And Hope To Die

And Hope To Die


Reviewed by: Amber Wilkinson

One of a handful of titles enjoying a re-release to celebrate the centenary of director René Clément's birth, And Hope To Die is a mind-bender of a film that loops its characters' past into their present or, if you choose to read it another way, loops their future into their present.

Although based on the novel by David Goodis, the film begins with a shot of a mirrored wardrobe being carried into a shop, an undoubted allusion to Alice's Looking Glass along with the Cheshire Cat grinning from ear to ear in the shop window and the intertitle quote from Lewis Carroll's Looking Glass prologue - "We are all but older children, dear, Who fret to find our bedtime near". Even the film's French title, which translates as The Hares Race Through The Fields, recalls the White Rabbit. Whether the film goes on to depict children imagining themselves as adults or adults recalling fragments of their childhood is largely immaterial, what is important is the way Clément and screenwriter Sébastien Japrisot suggest our youthful attitudes and appetites permeate our lives to come.

Copy picture

Bookended by children playing, the majority of the action concerns Tony (Amour's Jean-Louis Trintignant, in his sex-pot days), who we meet as he is being hunted by a pair of "gypsies". There's a whiff of the wild west about his encounter, and it marks the first instance of a pan-piped refrain that turns up - complete with flute player - at various later points in the narrative, lending the film a surreal oddness to go with its more familiar crime caper themes. Whether the deed Tony has perpetrated was deliberate or accidental, these men are out for blood and, as he flees across the US border into Canada, he inadvertently stumbles into the scene of another crime, as a man is shot and killed, but not before giving him a wad of notes and whispering the fateful words: "Toboggan committed suicide."

The men at the other end of the fatal bullets, Mattone (Aldo Rey, cast surely for his size rather than his acting ability) and Paul (Daniel Breton) pat him down for the cash, failing to check his crotch hiding place, and waste no time in bundling him into their car and taking him back to their hideout, with one of them badly hurt on way. Here, Tony will meet Charley (Robert Ryan, speaking French throughout but as compelling as ever) as he and his gang plan a heist. Threatening to kill Tony - whom he nicknames "Froggy" - if he doesn't reveal where the cash is, Charley nonetheless gives him a bed, albeit a child's cot. The men proceed to play mind games with one another, while Charley's girlfriend-cum-cook Sugar (Lea Massari) and Paul's sister Pepper (Tisa 'sister of Mia' Farrow) start to think about engaging the newcomer in some altogether more intimate activities. Child-like ideas abound, aside from the Sugar/Pepper name opposition, Sugar mainly cooks the sort of sweet treats kids would think up and, when called upon to recite a prayer, Charley opts for the kid's bedtime standard "Now I lay me down to sleep".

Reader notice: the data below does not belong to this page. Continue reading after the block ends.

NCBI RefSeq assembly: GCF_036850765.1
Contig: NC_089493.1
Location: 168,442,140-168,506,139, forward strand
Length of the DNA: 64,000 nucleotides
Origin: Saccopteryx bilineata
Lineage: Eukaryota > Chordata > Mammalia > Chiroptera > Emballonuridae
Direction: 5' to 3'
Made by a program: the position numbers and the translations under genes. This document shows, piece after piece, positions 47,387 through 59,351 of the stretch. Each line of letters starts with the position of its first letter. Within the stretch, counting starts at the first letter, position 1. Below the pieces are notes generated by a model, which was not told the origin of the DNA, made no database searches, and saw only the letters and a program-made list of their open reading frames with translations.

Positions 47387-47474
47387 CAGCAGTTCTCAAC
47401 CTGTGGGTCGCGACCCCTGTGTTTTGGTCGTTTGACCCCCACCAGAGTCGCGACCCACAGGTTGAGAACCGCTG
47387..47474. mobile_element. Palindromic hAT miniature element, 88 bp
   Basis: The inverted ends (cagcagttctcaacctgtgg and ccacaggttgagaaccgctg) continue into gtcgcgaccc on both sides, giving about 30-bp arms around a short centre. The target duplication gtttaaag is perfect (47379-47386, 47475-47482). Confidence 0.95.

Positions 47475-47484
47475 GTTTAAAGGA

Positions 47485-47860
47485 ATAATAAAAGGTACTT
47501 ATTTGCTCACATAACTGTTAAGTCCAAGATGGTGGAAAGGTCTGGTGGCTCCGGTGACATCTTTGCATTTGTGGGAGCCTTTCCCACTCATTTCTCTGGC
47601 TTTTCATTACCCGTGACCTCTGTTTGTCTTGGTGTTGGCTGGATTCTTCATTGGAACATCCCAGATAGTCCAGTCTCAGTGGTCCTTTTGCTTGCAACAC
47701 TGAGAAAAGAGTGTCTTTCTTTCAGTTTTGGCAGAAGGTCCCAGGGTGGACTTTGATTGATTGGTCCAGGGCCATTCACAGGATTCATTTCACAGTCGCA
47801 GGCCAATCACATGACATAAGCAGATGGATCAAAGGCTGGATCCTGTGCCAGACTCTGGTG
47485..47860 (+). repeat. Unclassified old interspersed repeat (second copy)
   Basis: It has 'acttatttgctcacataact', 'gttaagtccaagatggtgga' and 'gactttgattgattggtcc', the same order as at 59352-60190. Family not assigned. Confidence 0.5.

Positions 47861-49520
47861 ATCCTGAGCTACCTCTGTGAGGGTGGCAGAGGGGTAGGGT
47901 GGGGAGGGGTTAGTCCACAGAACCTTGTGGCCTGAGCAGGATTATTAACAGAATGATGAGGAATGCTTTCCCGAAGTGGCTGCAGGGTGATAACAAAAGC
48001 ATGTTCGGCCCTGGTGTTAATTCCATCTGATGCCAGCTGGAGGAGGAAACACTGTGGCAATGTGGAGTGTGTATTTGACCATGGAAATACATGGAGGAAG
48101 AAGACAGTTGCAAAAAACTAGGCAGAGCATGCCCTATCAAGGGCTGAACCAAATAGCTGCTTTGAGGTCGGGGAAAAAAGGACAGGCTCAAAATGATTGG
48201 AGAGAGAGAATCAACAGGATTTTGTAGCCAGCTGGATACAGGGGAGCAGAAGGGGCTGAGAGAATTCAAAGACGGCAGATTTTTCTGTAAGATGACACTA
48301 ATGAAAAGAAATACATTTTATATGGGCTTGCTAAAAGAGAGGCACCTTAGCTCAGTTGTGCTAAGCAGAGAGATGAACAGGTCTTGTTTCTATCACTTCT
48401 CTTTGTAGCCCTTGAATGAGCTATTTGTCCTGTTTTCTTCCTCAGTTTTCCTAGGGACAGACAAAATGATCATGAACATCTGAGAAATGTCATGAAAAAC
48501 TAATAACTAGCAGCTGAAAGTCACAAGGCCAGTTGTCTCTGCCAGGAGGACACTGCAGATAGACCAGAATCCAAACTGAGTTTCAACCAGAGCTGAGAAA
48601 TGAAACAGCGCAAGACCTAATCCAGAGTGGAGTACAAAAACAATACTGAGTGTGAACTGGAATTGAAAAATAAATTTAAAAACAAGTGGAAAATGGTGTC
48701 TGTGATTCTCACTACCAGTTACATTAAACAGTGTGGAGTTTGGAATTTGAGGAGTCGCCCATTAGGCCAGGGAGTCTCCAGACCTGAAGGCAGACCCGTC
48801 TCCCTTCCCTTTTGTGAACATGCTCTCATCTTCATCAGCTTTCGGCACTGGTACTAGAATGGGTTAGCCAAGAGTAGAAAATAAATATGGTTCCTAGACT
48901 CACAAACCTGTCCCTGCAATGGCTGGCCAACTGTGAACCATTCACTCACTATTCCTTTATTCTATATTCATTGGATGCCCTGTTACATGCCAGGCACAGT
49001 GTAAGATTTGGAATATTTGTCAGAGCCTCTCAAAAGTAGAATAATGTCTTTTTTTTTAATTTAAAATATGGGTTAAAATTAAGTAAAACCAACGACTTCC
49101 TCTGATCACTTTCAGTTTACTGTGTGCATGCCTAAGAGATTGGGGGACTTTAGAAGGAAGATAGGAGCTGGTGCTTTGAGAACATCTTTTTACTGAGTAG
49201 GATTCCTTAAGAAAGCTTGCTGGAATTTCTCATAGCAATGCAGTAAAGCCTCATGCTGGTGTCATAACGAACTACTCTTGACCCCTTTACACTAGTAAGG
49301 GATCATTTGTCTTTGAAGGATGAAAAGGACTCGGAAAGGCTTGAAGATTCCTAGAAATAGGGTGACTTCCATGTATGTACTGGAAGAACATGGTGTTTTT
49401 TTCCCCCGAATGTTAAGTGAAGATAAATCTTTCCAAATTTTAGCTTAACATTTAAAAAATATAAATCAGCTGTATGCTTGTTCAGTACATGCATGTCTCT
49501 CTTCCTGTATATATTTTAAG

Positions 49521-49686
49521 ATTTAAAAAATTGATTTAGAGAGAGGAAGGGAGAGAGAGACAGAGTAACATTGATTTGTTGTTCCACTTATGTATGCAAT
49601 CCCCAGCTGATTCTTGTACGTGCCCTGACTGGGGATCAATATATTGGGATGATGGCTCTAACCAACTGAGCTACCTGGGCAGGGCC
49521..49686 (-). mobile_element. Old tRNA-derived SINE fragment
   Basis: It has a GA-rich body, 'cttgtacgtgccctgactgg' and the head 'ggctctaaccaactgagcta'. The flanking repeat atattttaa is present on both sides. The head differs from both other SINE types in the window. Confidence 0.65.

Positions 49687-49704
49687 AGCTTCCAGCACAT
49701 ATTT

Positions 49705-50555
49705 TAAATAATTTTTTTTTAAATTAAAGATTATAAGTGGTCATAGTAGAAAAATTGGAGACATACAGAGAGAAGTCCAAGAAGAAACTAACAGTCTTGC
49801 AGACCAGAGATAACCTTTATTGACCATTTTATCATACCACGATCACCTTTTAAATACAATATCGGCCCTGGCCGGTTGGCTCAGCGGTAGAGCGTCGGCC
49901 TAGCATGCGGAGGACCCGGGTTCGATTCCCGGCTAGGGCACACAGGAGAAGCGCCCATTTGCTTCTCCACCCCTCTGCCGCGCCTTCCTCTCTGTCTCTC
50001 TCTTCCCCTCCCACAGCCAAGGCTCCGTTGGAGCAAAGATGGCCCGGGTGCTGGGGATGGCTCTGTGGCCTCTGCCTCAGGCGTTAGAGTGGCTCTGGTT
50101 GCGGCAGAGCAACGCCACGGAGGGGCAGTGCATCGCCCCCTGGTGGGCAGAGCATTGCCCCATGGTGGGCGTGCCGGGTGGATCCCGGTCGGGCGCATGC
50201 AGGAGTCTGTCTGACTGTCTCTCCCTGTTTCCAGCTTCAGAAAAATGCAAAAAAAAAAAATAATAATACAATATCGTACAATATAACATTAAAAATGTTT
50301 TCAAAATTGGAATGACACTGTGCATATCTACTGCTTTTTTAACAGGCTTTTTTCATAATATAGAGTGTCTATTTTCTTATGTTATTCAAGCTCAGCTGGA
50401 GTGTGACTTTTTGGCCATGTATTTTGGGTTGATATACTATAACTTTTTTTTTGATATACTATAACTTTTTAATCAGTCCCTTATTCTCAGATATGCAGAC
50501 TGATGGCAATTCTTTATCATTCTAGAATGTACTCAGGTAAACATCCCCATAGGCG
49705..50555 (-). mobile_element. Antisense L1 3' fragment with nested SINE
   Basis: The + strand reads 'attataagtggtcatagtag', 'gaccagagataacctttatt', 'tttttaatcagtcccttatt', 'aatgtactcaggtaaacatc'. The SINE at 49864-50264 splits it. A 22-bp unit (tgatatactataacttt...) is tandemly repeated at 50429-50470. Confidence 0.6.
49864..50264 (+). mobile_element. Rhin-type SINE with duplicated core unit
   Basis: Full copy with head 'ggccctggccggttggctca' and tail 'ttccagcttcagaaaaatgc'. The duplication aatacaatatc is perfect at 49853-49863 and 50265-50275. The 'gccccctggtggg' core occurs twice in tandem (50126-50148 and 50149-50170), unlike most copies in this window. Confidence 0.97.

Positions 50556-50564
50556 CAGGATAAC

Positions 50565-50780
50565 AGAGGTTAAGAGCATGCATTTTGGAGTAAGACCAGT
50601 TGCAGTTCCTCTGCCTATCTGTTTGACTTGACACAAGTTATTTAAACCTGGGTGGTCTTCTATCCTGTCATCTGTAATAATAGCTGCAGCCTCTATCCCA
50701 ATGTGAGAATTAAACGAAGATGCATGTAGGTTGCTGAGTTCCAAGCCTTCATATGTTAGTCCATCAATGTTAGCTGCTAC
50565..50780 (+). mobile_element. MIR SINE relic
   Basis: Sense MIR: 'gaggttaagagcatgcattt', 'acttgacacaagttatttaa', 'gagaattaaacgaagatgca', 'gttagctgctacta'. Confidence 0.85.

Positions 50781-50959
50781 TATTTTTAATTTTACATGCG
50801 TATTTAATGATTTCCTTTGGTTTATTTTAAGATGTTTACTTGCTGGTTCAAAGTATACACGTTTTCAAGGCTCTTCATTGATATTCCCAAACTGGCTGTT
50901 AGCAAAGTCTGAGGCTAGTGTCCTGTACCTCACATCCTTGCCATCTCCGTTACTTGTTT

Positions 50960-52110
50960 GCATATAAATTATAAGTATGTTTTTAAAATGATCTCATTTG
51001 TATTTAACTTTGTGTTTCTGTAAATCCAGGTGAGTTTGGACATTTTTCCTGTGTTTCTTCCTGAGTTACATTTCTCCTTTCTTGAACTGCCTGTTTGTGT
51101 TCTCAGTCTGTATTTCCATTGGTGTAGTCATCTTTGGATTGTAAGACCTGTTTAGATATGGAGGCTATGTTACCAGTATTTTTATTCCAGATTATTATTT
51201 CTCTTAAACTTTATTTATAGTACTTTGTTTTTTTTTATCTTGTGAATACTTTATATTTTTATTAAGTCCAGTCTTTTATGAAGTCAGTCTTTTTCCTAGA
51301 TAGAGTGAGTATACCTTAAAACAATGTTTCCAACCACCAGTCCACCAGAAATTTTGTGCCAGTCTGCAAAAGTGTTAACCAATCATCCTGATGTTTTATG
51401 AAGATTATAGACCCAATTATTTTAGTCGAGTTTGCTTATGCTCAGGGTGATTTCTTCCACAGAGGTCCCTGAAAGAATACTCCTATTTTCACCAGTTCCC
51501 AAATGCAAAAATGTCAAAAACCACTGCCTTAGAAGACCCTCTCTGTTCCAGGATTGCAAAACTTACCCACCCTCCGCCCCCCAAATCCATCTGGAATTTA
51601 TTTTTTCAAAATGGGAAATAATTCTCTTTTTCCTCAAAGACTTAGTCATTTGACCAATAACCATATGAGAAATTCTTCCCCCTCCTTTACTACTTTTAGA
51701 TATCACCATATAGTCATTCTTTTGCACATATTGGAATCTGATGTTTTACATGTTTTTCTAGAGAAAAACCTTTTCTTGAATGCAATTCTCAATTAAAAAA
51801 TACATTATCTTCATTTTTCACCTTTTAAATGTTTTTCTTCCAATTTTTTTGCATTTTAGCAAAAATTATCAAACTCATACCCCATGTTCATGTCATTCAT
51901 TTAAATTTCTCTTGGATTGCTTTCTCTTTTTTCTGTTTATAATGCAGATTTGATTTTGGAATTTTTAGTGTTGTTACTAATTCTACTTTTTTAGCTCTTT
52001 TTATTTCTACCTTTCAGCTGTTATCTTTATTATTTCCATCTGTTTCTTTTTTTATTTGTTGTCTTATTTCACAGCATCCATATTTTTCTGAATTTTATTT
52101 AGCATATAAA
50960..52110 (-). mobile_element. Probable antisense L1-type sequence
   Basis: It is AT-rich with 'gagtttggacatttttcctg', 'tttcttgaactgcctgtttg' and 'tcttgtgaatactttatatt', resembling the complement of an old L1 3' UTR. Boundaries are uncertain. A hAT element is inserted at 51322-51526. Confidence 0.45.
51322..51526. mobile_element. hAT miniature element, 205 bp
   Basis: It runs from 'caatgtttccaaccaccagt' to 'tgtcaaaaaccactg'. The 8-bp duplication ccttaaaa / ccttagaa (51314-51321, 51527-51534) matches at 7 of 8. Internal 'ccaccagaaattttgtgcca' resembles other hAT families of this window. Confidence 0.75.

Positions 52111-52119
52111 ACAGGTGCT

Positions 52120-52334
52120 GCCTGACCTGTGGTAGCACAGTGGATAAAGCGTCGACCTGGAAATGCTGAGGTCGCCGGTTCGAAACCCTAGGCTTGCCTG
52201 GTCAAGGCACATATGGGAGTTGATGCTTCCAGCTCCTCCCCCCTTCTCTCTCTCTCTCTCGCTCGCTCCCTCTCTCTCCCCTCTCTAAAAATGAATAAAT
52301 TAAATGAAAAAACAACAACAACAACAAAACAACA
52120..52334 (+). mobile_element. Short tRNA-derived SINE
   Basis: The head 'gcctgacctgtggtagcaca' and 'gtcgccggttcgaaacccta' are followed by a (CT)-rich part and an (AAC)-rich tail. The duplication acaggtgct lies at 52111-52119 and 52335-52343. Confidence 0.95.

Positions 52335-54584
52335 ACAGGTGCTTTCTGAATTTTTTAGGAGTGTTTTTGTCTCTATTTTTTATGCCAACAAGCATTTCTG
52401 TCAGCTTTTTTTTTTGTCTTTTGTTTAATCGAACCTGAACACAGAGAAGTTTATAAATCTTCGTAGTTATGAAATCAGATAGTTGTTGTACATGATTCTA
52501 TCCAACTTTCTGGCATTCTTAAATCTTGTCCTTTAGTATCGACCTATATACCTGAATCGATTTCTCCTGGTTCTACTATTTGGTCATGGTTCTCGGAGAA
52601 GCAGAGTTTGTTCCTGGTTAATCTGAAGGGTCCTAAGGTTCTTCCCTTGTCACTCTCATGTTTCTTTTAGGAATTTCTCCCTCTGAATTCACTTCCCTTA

But while these hints of otherworldly fantasy are sewn through the narrative - along with appearances from the film's human equivalent of the White Rabbit - the crime theme, details of which aren't revealed until late in the day, can be taken on its own merits and features a particularly impressive multi-storey break-and-enter scene. If that isn't enough, there are the unsettling, almost subliminal, single frame flashbacks that Tony keeps having about his original 'crime', which also involves, wouldn't you know it, innocent children.

Curiouser and curiouser, as Alice might say. Clément refuses to be rushed and with the runtime breaking the two-hour mark, there are inevitably moments when things drag. The slippery morality of Tony and the older melancholic and reflective Charley are intriguing, however, making the film interesting on a psychological level even when the plot threatens to crumble under the weight of all its themes. As the ever-analytical Charley is wont to ask: "Conclusion?" It's hard to give a final word on the subject, but with all its curiosities and conundrums, if you watch Clément's film once, you'll definitely want to watch it again.

Reviewed on: 11 Jan 2013
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And Hope To Die packshot
A man on the run falls in with a group of criminals.

Director: René Clément

Writer: Sébastien Japrisot, based on Black Friday by David Goodis

Starring: Robert Ryan, Jean-Louis Trintignant, Lea Massari, Tisa Farrow, Aldo Ray, Jean Gaven, Nadine Nabokov, Daniel Breton, Louis Aubert, André Lawrence, Don Arrès

Year: 1972

Runtime: 127 minutes

BBFC: 12 - Age Restricted

Country: France, Italy


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